In Do Users Have a Negative Perception of Desktop Virtualization?, James Rankin brought up a set of issues that arise whenever a new platform is deployed in an organization. Those issues revolve around the fact that users tend to then blame all problems with user experience upon the new platform, even if those problems had existed prior to the deployment of the new platform. In the case of a Citrix or VMware VDI deployment, this takes the form of “Citrix is slow” or “View is slow.”
Managing VDI Performance Overview
The key to managing both expectations and actual results is to measure what is happening before you go to VDI (establish a baseline) and then measure performance (response time and throughput) during and after the deployment, so that you have real data to use in defense of yourself and the VDI project when the inevitable user complaints arise. This means that you need to monitor both the existing environment and the new VDI environment for user experience. The only reasonable metrics with which we can measure user experience are application response time (how long does it take for something to happen?) and throughput (how much work is being done per unit of time?) However, VDI and its predecessor, server-based computing (Citrix XenApp), introduce a unique set of difficulties into the equation, meaning that not just any monitoring solution is going to give you the right data. Those unique challenges are:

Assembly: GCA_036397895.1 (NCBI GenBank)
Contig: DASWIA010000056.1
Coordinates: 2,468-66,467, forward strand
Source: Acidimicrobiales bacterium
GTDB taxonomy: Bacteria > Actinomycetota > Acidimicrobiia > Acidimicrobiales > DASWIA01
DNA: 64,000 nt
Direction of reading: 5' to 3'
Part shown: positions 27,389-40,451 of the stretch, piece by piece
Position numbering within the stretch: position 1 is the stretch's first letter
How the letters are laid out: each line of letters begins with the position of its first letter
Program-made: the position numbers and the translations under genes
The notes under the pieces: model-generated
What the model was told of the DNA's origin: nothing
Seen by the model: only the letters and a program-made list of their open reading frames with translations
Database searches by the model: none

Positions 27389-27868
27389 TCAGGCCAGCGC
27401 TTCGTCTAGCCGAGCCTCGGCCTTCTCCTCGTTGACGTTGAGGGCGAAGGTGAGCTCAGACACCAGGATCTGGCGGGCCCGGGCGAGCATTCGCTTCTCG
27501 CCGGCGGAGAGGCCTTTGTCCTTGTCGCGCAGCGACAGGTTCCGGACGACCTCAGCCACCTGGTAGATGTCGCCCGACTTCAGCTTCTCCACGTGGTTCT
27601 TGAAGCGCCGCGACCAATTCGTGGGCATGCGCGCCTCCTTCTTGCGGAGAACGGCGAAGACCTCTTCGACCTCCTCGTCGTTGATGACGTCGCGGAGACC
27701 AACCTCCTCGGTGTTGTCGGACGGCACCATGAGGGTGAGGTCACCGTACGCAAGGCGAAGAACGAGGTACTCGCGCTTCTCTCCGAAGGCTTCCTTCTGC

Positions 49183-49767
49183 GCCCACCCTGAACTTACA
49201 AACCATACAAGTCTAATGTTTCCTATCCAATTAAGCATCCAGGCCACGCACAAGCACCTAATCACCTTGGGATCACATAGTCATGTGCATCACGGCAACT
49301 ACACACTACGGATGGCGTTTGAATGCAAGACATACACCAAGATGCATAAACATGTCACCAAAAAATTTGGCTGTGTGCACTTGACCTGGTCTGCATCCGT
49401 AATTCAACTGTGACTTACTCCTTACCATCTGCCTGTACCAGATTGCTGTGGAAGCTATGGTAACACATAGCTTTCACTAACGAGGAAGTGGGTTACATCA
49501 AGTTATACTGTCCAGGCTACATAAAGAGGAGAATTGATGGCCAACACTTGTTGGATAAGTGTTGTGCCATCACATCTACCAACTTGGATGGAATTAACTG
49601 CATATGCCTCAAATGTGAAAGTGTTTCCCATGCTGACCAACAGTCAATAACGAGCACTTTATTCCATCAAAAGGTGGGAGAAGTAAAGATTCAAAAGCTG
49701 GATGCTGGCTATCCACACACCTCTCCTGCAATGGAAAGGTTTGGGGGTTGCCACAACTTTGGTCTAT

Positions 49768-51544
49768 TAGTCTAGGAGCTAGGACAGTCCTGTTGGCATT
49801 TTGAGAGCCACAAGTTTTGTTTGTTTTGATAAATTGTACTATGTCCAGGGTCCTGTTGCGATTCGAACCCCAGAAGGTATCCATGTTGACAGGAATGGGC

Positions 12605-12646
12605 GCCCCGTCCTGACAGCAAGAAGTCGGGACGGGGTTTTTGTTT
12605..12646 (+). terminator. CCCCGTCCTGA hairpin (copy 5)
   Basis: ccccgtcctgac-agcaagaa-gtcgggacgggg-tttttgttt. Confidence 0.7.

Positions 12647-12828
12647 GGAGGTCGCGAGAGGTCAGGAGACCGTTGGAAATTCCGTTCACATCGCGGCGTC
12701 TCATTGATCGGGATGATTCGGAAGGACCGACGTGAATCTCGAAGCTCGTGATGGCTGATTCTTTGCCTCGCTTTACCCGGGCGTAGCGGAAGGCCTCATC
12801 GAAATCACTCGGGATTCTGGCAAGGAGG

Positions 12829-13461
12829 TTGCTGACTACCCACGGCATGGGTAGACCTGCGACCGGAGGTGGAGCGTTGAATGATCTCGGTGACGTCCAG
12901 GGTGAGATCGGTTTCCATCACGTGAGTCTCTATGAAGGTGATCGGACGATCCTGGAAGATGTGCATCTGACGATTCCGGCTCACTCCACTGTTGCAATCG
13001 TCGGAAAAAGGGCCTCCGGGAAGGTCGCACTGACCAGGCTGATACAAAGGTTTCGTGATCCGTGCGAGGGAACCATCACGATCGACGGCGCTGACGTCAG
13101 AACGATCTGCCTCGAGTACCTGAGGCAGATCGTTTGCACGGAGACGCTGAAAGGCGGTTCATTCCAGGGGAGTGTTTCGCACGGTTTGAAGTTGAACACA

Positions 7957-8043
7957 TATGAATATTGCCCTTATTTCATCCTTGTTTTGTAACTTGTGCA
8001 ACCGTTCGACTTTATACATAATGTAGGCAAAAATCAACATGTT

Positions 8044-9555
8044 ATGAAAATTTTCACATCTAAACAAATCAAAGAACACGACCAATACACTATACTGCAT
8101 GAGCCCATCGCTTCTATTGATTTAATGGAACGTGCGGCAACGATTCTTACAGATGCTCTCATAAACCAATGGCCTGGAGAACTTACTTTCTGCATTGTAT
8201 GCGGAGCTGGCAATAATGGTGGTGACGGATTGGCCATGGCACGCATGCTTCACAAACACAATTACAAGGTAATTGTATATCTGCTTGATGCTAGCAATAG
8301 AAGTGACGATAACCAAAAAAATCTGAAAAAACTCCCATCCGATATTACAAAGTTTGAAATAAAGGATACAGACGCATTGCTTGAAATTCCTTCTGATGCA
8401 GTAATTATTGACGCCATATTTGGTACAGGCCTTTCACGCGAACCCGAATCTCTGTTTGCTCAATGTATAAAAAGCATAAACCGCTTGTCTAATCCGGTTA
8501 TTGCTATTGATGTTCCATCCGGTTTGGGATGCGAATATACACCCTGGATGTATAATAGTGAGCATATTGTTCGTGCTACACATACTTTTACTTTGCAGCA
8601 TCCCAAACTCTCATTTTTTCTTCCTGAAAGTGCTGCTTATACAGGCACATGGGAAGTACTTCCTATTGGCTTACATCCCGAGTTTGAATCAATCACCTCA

- VDI interjects a network in between the application execution environment and the user. Therefore, all other things being equal (and they are not), at the minimum there is one more thing that has to get done in that “send email” transaction than is the case with a local PC. In other words, even if you put a dedicated physical PC in a data center with its own hard disk, there would still be this extra step.
- That network obscures application transactions. If someone presses the “send” button on a VDI client, there is no way to detect that send in the protocol used between the VDI client and the back end data center. This is true for RDP, ICA, HDX, PCoIP, and every other remoting protocol. So it is frankly impossible to get visibility into production transactions from the actual end user device to the VDI back end. Synthetic transactions can help you with load testing, but they are relatively useless for ongoing monitoring of real-time performance.
- VDI also replaces what used to be several dedicated resources with resources that are now shared, due to the fact that most VDI implementations rely upon putting the user’s environment into a VM and running many of these VMs on a physical host via a hypervisor. Dedicated CPU becomes shared CPU. Dedicated memory becomes shared memory. Most importantly, dedicated local hard disk becomes shared storage—storage that generally was not designed to have several thousand Windows PCs boot at the same time.
- VDI does nothing to reduce the end-to-end complexity of the entire application system. A VDI instance with thirty installed applications could easily be communicating with and reliant upon hundreds of back end servers. A thousand VDI instances could, in turn, easily be reliant upon thousands of back end servers.